We’ve all been there. It’s the day before Cyber Monday: you’ve crafted the perfect marketing email – it’s sophisticated yet straightforward, creative yet factual, and guaranteed to inspire customers to open, click, and convert in one seamless motion.
With a slightly self-satisfied smile, you hit “send” before you realize…
… that the link to your site was broken. Or one of the images is missing. And unfortunately, there is no “Undo” button for email (yet).
We’ve collected a list of common email marketing blunders and tips for avoiding them. We’ve also included a cheatsheet at the end, which you can use to verify that each email you send is truly good to go.
1) A subject line that is unrelated to the email – sometimes intentionally designed to tempt recipients to open the email (“subject line bait”).
How to avoid it: Make sure the subject line conveys the punchline of the email. If the email contains multiple messages, it’s best to have the subject line match the message in the first section of the email (the one your recipient reads first).
2) Broken links or links that don’t work as intended – including links that don’t work or send readers to the wrong place.
How to avoid it: Click every link in your email to make sure they function appropriately. Better yet, have someone else click them (in general, having someone else checking your mail is an essential part of the cheatsheet we included at the end of this post).
3) Incorrect spelllling – enough said.
How to avoid it: Some browsers and online editors offer inline tools that will show a squiggly red line to indicate a spelling mistake. Those are good as a first pass. However, for better reliability, we would recommend that you copy / paste the body of the email into a word processor and run a full spelling and grammar check.
4) Funky layout when images are not displayed – an email that is reliant on images and doesn’t render correctly when images are disabled. Some email clients and browsers don’t have images enabled by default, so a lot of people will not see the images you’ve included in your email.
How to avoid it: Test your email in image-disabled mode and make sure it displays well. Always include an alt-text for each image so some of the images’ meaning is still presented.
5) Breaking the law – according to the CAN-SPAM law, you must include your physical mailing address and a link for unsubscribing from your mailing list in each email you send.
How to avoid it: Include these two elements in your email template so you don’t need to worry about them in every email you send.
6) Poor mobile layout – not optimizing your email for mobile devices (or at least making sure they look reasonable). Considering the ever-increasing percentage of recipients engaging with email on mobile devices, this one is important.
How to avoid it: To start, check how your email looks on a few mobile devices (iPhone, iPad, android). It might be that you only need to make some cosmetic changes; it might be that you need to replace your template to a mobile-friendly or responsive template. Even after finding the right template, it’s probably a good idea to continue testing any new emails you create on a mobile device.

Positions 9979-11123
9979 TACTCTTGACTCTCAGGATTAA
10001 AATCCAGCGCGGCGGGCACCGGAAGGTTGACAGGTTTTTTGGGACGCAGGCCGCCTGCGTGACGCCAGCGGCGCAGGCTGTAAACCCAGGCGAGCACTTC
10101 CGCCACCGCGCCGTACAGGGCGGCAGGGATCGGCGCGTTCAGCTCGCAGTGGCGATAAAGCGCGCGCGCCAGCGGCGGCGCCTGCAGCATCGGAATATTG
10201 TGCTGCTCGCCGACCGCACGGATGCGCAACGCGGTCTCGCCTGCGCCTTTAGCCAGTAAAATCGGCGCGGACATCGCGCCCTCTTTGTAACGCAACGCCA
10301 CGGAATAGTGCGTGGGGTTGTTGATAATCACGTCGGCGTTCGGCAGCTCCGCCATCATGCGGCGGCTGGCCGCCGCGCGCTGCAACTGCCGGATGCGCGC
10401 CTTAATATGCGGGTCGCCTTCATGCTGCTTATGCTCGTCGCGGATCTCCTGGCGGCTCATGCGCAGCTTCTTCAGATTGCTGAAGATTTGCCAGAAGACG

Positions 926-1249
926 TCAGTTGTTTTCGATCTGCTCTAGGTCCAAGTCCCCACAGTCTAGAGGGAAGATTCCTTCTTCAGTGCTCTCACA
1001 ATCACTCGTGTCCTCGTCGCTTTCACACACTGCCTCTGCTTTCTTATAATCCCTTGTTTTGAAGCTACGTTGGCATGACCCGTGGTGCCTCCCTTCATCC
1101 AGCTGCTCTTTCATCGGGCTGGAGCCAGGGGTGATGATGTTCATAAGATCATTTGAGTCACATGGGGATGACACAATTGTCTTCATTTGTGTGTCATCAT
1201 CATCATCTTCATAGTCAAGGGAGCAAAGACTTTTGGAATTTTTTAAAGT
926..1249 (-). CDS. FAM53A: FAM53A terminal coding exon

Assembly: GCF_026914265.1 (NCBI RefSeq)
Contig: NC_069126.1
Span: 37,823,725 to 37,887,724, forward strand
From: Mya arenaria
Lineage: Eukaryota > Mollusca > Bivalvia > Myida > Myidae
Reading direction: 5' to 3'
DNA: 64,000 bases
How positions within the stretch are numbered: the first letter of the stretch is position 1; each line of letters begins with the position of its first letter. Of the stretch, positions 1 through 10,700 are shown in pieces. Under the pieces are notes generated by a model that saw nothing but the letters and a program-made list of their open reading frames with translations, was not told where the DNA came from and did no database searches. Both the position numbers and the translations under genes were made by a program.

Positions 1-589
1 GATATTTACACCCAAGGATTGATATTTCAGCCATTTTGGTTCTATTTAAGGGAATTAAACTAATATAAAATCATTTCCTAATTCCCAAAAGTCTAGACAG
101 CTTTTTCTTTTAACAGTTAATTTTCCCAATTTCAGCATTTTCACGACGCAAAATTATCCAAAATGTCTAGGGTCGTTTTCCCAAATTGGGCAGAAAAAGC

7) Incompatibility with certain email clients – your recipients read your emails on many different platform combinations: different hardware (Mac vs PC vs Mobile), operating systems (Windows vs Mac vs Linux), email clients (gmail vs outlook), browsers (Explorer vs Firefox vs Chrome). They all display the same email slightly differently – or very differently. You don’t want your email to look bad on any of them.
How to avoid it: It will be near-impossible to manually test your email on every platform combination. However, when starting to use a new template, it’s a good idea to test it on a few popular combinations. There are also online services that will do the testing for you.
8) Excessive or insufficient length – your email is so long that people either don’t get to the end, or – worse- feel overwhelmed and unsubscribe. Alternatively, your email is so short that you don’t make full use of the attention your readers have offered you.
How to avoid it: The best way to determine your readers’ length preference is to A/B test. Send two versions of the email – one with 10 product images, one with 20. Or one with 5 content items and one with 8, and look at differences in clickthru rates, unsubscribe rates and conversion. Optimize and continue testing.
9) No personalization or segmentation – sending the same email about the children’s socks sale you’re running this weekend to customers who only ever buy women’s lingerie, or football merchandise, or dorm room accessories.
How to avoid it: This one isn’t a quick “fix”, but there are initial steps you can take: Start thinking about segmenting your customers by their shopping behavior, demographics, site engagement or other attributes. If you need some help kickstarting your segmentation thinking, check out the Segmentation course on Custora U and the Segmentation cheatsheet with plenty of examples of ways to segment.
10) And finally, as part of our ‘read 9, get one free’ promotion, here is a bonus mistake to guard against: Being boring. For example, your email is so boring this happens:
How to avoid it: Personalizing your messages and ensuring your emails are timely and relevant are a good start. If all else fails, here’s a collection of funny animal videos, the funniest Amazon product reviews, and a meme generator to ensure you have all the tools you need to spruce up any email.
As promised, here is the QA cheatsheet to help you embed these tips into your standard email-sending routine. Use this checklist as a quick reference for someone to check your email before it gets sent. This simple checklist has spared us from making quite a few email mistakes in the past.
Enter your email to download the cheatsheet: